The EN ISO 13849-1 standard requires that a specification of functional safety requirements be drafted containing details about each safety function to be executed. To this end, the Plr must be defined as described above and documented in writing. Additionally, one must define the necessary interfaces with other control functions and required error responses specified. The PL must be estimated for each selected SRP/CS executing a safety function. Parameters include identifying each structure by category, mean time to failure danger of individual components, diagnostic coverage, common cause failure, the behavior of safety function under error conditions, safety related software, systematic errors, and the ability to execute a safety function under foreseeable ambient conditions in the plant operation. Standard EN ISO 13849-1 uses a graph to describe a simple way of estimating the PL. The graph illustrates the relationship between the familiar category from EN 954-1 and new relevant safety-related parameters.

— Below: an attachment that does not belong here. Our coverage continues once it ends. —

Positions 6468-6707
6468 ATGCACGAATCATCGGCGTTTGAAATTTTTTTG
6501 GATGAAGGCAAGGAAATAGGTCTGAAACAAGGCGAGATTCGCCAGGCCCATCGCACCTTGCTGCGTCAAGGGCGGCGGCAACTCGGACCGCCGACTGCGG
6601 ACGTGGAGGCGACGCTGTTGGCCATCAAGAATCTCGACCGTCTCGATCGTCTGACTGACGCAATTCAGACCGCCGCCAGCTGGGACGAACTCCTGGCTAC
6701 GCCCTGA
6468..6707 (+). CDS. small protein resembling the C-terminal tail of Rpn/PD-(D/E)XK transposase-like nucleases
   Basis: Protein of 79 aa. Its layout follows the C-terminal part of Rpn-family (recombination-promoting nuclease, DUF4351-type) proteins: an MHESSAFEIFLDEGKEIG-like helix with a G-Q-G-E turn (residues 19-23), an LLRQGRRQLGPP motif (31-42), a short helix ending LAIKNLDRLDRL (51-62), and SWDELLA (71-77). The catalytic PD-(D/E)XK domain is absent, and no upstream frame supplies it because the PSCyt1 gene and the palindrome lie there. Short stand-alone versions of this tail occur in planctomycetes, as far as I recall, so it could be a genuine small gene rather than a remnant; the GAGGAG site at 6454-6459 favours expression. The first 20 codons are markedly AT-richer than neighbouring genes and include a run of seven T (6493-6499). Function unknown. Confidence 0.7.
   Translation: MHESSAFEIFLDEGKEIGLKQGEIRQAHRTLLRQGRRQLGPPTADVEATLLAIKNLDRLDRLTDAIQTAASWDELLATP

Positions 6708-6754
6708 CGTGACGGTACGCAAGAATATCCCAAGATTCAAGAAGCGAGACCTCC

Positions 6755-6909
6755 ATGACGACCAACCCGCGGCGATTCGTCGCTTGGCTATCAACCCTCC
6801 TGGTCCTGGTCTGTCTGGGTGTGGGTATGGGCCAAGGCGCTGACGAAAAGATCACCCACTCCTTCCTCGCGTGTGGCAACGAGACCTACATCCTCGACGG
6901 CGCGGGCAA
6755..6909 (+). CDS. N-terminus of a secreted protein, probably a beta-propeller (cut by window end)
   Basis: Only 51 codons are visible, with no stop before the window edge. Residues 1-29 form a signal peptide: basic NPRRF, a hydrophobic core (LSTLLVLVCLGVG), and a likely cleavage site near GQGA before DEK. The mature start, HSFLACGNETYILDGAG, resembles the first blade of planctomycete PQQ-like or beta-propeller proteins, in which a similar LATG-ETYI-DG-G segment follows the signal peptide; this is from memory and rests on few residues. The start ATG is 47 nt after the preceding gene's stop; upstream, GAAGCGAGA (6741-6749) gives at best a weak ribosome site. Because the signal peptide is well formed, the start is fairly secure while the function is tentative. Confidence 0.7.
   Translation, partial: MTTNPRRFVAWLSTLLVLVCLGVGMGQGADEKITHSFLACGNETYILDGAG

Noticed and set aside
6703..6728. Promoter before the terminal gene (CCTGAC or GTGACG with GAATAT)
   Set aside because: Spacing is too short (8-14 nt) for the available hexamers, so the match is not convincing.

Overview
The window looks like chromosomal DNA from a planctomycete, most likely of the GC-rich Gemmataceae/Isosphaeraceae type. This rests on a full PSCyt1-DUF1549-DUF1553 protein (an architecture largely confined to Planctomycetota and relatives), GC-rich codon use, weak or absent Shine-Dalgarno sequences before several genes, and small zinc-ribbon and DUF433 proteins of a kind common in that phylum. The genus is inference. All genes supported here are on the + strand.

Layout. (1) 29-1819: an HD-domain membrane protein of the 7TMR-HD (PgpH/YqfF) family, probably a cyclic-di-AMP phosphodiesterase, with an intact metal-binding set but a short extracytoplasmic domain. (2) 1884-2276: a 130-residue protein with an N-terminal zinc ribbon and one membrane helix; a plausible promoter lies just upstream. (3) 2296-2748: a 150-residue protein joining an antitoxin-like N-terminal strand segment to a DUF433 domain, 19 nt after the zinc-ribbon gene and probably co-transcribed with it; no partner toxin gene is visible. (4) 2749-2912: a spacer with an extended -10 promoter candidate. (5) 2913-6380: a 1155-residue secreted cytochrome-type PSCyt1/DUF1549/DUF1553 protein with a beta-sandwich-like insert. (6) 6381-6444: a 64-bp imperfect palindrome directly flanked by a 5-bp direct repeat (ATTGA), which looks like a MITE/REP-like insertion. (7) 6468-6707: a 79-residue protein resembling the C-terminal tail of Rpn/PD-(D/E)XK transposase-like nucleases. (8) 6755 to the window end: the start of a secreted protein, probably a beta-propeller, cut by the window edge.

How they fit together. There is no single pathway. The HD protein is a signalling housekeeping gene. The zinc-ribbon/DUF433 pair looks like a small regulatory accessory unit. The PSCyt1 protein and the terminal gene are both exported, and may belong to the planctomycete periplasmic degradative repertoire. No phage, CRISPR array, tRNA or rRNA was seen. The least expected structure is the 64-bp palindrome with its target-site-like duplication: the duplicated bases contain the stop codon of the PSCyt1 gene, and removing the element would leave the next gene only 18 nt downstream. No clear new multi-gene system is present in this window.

Annual Salary Survey
After almost a decade of uncertainty, the confidence of plant floor managers is soaring. Even with a number of challenges and while implementing new technologies, there is a renewed sense of optimism among plant managers about their business and their future.
The respondents to the 2014 Plant Engineering Salary Survey come from throughout the U.S. and serve a variety of industries, but they are uniform in their optimism about manufacturing. This year’s survey found 79% consider manufacturing a secure career. That’s up from 75% in 2013 and significantly higher than the 63% figure when Plant Engineering first started asking that question a decade ago.